Wednesday, October 27, 2010

Come in My Little Yeasties

October 3, 2010

The next morning I woke up seriously early (especially for a Sunday)--7:30 am (and I don't want any crap from people with kids; I realize you get up at 5:00 am every day, and I pity you).  All I could think about was my must, just sitting in the bathroom, potentially being acted on by malicious bacteria.  I managed to hold off until 8:00, but then I had to get up and check on the Brix and pH.  The verdict:  Brix at 25, pH at 3.66.  Both of them still too high.  So after muttering some curse words and pushing some very needy (and nosy) cats out of the way, I decided to add another 7 tsps of tartaric in another gallon of distilled water.  I then tried to go back to sleep, but how could I with this on my mind:
Oh yeah, look at that sweet, sweet must.  And I mean that literally--this stuff was super sweet!!

I somehow managed to forget about the must for a couple of hours, with the help of some yummy waffles made by my loving husband, but then 11:00 rolled around and I decided it was time to measure again.

Brix 23, pH 3.30

Hallelujah!!  The pH was a bit low, but I decided (with the help of the not-very-helpful wine book) that too low now would actually work out better for me in the future, so I decided 3.30 was good enough for me.

Now it was finally time to start the yeast culture--a task at which I have some practice, having done a 6 week lab rotation in a yeast lab in grad school (before the prostate caught my fancy; and really, can you blame me?).  As far as strain goes, Chris informed me that Oakstone uses the Lavlin ICV-D254, which according to the yeast website to which he linked me, gives Mediterranean-style red wines a good mouthfeel.  Uh, OK?  Let me just say right here that, even though I am going through all this hassle to make my own wine, I do not buy into all of the "wino" talk.  I very rarely can tell the difference between "smoky" and "earthy" on my own without having been prepped, or had someone tell me afterwards.  I can usually tell if the wine is fruit-forward (basically it tastes like grape juice when you first taste it) or if it has a lot of tannins (those give you that dry-mouth feel after you swallow--the more tannins, the more you feel like drinking a ton of water afterwards), but beyond that, you'll never hear me describe in loving detail how the nose is full-bodied and the bouquet is of grapes and pencil lead.  I think those people are absolutely insane.  I know what I like, that's what I drink.  Who the heck cares if it's full-bodied or has a good mouthfeel?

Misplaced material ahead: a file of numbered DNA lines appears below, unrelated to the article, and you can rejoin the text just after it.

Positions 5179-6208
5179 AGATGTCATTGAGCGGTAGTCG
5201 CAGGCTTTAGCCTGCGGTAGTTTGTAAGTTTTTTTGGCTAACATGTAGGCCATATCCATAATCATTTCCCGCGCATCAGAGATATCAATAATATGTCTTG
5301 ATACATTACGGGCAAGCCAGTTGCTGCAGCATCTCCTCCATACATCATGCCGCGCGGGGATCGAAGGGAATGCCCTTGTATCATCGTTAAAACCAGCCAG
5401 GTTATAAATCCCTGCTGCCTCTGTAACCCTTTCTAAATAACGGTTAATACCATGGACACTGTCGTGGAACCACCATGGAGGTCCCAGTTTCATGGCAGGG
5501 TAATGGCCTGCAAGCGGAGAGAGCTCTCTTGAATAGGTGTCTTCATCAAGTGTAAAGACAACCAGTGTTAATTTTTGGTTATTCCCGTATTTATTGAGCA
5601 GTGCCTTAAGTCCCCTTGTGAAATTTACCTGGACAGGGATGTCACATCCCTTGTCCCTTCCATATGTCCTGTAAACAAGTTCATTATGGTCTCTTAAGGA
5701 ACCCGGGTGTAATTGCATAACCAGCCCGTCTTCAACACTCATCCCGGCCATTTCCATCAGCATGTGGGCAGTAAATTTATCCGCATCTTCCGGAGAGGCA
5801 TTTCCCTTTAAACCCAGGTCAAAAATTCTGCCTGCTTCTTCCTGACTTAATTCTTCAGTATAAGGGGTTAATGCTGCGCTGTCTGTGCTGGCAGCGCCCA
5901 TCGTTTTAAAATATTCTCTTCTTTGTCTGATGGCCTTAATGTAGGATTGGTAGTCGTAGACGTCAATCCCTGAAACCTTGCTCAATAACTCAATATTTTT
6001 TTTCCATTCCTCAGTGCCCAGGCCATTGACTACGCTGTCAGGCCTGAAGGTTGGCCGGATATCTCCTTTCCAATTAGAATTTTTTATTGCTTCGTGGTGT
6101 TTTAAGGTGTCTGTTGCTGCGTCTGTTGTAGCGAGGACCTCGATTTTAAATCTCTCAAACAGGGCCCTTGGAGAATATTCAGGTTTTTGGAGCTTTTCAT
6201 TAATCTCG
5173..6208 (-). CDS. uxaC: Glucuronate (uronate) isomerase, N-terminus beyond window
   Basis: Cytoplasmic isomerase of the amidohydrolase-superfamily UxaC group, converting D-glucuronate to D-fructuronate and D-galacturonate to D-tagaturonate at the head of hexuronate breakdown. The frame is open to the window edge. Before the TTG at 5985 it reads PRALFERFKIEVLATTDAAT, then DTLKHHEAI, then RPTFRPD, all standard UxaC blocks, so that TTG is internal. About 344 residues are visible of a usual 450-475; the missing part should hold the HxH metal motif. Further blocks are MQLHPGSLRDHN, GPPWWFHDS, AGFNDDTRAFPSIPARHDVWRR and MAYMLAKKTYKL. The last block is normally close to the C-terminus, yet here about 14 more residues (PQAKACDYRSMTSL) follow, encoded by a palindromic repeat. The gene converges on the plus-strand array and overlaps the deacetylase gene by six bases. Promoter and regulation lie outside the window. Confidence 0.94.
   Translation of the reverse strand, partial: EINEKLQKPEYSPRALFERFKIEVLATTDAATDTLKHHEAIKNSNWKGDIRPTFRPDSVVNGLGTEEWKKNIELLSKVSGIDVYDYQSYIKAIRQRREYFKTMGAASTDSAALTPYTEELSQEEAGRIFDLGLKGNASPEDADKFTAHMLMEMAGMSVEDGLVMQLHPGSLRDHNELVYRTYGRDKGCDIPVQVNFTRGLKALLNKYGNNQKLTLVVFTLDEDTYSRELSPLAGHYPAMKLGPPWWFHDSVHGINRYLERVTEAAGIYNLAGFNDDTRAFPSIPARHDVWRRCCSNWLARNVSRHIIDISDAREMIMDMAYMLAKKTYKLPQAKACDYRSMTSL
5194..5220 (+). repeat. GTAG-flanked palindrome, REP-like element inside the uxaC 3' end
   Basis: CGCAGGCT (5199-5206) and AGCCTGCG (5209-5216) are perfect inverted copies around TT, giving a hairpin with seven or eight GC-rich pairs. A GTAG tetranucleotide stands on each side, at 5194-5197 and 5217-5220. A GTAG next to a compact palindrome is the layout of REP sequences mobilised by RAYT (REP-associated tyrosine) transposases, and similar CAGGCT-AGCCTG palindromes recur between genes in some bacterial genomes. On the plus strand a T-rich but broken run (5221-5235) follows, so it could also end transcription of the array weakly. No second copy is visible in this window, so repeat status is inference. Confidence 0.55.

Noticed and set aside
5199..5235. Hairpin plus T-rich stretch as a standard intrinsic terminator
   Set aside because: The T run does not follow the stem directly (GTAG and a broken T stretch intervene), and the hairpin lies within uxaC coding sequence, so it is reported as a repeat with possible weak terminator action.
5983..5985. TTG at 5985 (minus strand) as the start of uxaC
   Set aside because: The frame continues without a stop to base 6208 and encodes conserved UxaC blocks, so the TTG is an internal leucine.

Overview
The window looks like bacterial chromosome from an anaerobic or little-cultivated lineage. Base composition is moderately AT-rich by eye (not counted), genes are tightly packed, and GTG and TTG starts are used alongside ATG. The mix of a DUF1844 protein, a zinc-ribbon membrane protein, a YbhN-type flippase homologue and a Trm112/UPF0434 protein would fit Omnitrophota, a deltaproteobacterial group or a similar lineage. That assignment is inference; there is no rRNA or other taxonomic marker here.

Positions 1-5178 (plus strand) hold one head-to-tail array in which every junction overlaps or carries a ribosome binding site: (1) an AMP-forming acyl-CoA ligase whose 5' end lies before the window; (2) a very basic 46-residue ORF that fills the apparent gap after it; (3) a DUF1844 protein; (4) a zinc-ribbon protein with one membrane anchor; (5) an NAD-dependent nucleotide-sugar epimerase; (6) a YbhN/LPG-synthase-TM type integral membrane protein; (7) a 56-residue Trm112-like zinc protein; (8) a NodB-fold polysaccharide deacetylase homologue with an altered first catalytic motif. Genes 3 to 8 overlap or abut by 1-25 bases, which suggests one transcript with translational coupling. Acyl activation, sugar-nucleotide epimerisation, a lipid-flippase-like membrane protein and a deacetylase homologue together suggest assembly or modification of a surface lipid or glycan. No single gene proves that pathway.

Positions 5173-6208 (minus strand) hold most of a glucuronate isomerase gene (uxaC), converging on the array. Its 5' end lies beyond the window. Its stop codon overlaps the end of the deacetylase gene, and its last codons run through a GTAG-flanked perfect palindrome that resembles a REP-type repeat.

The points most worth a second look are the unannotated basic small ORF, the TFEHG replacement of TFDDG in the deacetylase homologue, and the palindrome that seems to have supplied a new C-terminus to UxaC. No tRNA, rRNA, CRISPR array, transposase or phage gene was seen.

So basically, this is my long-winded way of saying that when Chris said Oakstone uses D254, that was extent of the work I did in picking a yeast.  Hey, they grew the grapes--they should know what will eat them, right?  Fortunately for me, the Brewmeister in Folsom sells D254, and Chris was able to pick some up for me when he got his (he used the BM45 if you care).  Unfortunately, I forgot to grab it from him when he was driving me home with my must, so it necessitated another trip to Folsom (the second that day; generally not a big deal, but Brian works in Folsom, and kind of resented driving there twice on his day off--did I mention how wonderful he is?).  So anyway, at 11:00 am, I made the starter culture for the yeast.  I began by rehydrating in warm water for about 20 minutes, then adding a couple of cups of the must and GO-FERM (yeast food) and letting it sit on the hot water heater for an hour.  After that hour, the yeast was bubbling and frothing like mad, and ready to be added to the must.  So at noon, I dumped it on top of the must (after giving it a hearty pep-talk) and mixing with the potato masher (seen in the orange bucket below):
This picture also shows the door that became extremely splattered with juice, the toilet that became extremely spattered with juice, the cabinets...I think you get the idea.

So I'm sure you're wondering, how does one determine if the yeast have survived their little trip down re-hydration lane and actually appreciate their new home full of sugar?  Well, they form what's known as a cap.  The cap is the skins and stems that have been pushed to the surface of the must by the carbon dioxide formed as one of the by-products of yeast digestion (the other, of course, being alcohol).  Well, by 5:00 I peeked at the must and saw the most glorious site:
That, my friends, is a cap.  And as you can see, there is plenty of carbon dioxide (the bubbles towards the middle).  The yeast is on its way!!

Next up:  taking out my frustrations, the wine makers way!

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